Wave

Knysna High  must have one of the best views of any Hostel in the world.

View from the hostelThe sweeping panorama, down over the rooftops to the wide blueness of the lagoon.

To the left, the standing gateway between the Knysna Heads sentinels, East and West, and beyond the ridge of the reserve, the huge, open sea.

I stand at my kitchen window in the Hostel often, contemplating, and taking it all in.

Sometimes, a flutter of a small boats’ sail catches my eye, perhaps moving daringly towards the treacherous crossing, over the sandbanks at the Heads, towards the open sea.

Often these days I think of a girl and her mother, friends of ours, who died last month, on the road  back to their home here in Knysna.

The girl was only fourteen, and attended another Knysna school, and stayed in another hostel.

Her name was Gali, a Hebrew name, meaning ‘Wave’.

The Great Wave off KanagawaIt was a fitting name – given by a sailor mother, to her free spirited daughter.

As a lover of the sea I have spent many hours, watching sets of those white, foamy tipped wonders, rolling in to shore.‘Wave’.

As a name for a beautiful, tumultuous teenager, there are few better.

Our hostel houses over forty of those.

They are extraordinary creations, I find myself observing, as I sit in the dining hall, watching them over breakfast, sipping my tea.

Waves, every one of them, is what I often think, as my mind grapples with life, and death, and the deeper meaning of it all.

Mainly, I feel the privilege of just being here, amongst them all, for this moment.

They feel like wild white horses, racing to shore, quite out of control sometimes.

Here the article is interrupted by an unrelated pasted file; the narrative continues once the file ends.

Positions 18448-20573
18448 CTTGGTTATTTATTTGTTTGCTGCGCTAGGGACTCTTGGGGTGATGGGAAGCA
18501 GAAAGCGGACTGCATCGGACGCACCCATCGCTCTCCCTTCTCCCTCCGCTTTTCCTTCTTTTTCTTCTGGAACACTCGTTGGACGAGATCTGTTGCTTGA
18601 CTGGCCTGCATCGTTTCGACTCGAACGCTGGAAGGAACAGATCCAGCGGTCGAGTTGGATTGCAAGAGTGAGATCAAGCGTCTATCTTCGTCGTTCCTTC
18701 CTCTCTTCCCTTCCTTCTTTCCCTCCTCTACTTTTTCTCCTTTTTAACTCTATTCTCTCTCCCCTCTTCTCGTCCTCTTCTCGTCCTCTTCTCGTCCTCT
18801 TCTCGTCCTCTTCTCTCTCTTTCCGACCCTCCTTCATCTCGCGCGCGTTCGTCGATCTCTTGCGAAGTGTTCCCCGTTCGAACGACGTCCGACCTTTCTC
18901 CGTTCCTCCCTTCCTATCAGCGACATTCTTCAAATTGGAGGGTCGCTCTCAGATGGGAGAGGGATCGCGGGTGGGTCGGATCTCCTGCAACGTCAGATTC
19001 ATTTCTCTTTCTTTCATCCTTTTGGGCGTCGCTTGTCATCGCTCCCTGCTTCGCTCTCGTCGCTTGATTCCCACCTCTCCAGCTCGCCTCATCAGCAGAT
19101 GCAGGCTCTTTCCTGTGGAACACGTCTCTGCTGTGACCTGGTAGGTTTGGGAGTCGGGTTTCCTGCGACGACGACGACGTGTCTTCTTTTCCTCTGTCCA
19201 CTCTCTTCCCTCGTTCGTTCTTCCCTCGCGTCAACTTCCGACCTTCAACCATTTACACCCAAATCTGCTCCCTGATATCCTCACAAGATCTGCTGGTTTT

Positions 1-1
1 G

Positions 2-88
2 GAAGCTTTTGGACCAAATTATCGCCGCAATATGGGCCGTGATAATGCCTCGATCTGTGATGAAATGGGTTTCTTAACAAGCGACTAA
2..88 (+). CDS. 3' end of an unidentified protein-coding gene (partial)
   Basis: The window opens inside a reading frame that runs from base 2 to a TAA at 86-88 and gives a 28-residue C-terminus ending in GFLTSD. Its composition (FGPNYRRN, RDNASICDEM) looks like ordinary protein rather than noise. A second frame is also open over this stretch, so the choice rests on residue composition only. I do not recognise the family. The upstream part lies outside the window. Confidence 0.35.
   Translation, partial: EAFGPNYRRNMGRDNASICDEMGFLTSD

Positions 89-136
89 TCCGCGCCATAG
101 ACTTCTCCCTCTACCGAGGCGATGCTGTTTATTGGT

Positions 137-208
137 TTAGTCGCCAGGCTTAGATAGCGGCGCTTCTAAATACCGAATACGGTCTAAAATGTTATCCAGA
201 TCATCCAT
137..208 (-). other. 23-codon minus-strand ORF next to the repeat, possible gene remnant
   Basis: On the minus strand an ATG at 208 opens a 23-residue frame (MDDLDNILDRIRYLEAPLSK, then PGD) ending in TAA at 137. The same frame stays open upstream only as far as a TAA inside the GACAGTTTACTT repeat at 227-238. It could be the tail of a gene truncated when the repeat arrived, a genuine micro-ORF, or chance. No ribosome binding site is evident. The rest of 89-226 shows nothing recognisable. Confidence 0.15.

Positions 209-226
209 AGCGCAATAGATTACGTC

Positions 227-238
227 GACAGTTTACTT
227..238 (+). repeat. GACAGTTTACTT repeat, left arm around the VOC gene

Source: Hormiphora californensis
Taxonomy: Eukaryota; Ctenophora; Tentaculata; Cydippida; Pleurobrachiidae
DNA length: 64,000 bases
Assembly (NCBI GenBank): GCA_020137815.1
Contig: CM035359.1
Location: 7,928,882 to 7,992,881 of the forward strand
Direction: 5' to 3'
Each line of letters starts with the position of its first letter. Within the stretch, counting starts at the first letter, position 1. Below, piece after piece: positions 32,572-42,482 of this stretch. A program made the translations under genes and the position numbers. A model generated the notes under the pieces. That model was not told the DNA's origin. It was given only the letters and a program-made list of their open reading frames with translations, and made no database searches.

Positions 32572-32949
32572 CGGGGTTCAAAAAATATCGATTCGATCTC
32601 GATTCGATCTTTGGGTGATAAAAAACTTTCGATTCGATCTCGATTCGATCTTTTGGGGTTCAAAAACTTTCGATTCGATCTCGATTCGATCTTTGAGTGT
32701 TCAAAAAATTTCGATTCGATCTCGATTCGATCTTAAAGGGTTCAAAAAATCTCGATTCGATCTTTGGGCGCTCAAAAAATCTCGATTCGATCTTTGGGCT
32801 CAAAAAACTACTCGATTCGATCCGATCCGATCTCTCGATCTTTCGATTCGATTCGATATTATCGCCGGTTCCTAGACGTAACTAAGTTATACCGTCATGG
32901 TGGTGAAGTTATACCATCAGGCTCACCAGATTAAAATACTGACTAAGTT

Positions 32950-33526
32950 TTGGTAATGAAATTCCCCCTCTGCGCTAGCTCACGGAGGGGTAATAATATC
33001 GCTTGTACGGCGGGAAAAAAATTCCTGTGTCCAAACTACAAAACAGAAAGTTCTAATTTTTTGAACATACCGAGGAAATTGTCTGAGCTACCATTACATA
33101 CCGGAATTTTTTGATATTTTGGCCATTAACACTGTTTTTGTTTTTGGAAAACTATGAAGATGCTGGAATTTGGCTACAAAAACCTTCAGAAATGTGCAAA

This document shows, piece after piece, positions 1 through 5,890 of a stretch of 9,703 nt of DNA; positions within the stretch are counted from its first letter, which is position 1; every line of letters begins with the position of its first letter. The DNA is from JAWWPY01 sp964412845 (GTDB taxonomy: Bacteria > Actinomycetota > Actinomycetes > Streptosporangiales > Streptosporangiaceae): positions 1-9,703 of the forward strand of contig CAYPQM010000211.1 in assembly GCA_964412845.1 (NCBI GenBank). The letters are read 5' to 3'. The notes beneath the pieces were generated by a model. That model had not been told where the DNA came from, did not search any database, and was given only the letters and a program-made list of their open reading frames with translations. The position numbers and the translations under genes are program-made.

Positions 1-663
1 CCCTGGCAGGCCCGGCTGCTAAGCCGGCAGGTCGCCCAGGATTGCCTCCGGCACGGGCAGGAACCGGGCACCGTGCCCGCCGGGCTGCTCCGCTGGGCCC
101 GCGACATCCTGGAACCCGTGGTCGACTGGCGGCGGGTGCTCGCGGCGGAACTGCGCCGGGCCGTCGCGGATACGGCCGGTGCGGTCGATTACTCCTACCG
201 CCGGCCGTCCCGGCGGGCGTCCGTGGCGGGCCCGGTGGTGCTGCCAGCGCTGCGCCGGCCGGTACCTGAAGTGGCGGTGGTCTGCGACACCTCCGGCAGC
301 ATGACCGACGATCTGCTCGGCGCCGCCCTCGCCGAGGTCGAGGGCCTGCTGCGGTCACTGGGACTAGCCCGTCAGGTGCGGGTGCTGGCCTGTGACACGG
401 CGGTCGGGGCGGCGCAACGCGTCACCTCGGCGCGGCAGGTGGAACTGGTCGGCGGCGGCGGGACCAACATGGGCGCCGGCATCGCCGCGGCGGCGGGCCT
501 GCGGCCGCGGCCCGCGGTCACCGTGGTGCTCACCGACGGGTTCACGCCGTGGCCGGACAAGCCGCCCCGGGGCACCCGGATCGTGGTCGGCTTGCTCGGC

We certainly cannot hold them really. Or rein them in.

But waves can be read and understood and ridden, as I know from my surfing and sailing days.

My soul knows one other thing very well, as the East has taught the world in different ways.

My soul knows, that as people, we are all connected, as the water of our lagoon connects to the bigger, endless ocean.

And watching these vibrant young people, all so different, wonderful and precious, chattering together as they eat, I feel joy at being able to see them for this moment.

It will just be a moment before, like waves, they change again.

And then they will  appear and vanish, again and again, throughout their lives, until they return finally, back from whence they came, like Gali did.

Supper in the hostel

 

 

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Writer, author, script writer

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2 comments on “Wave
  1. Sheena Wootton says:

    A Beautiful posting Michelle, poetry…

  2. Tania Lombard says:

    Michelle … I read many of your entries and will continue to do so!! It is brilliant! You are a blessing to our hostel kids xxx

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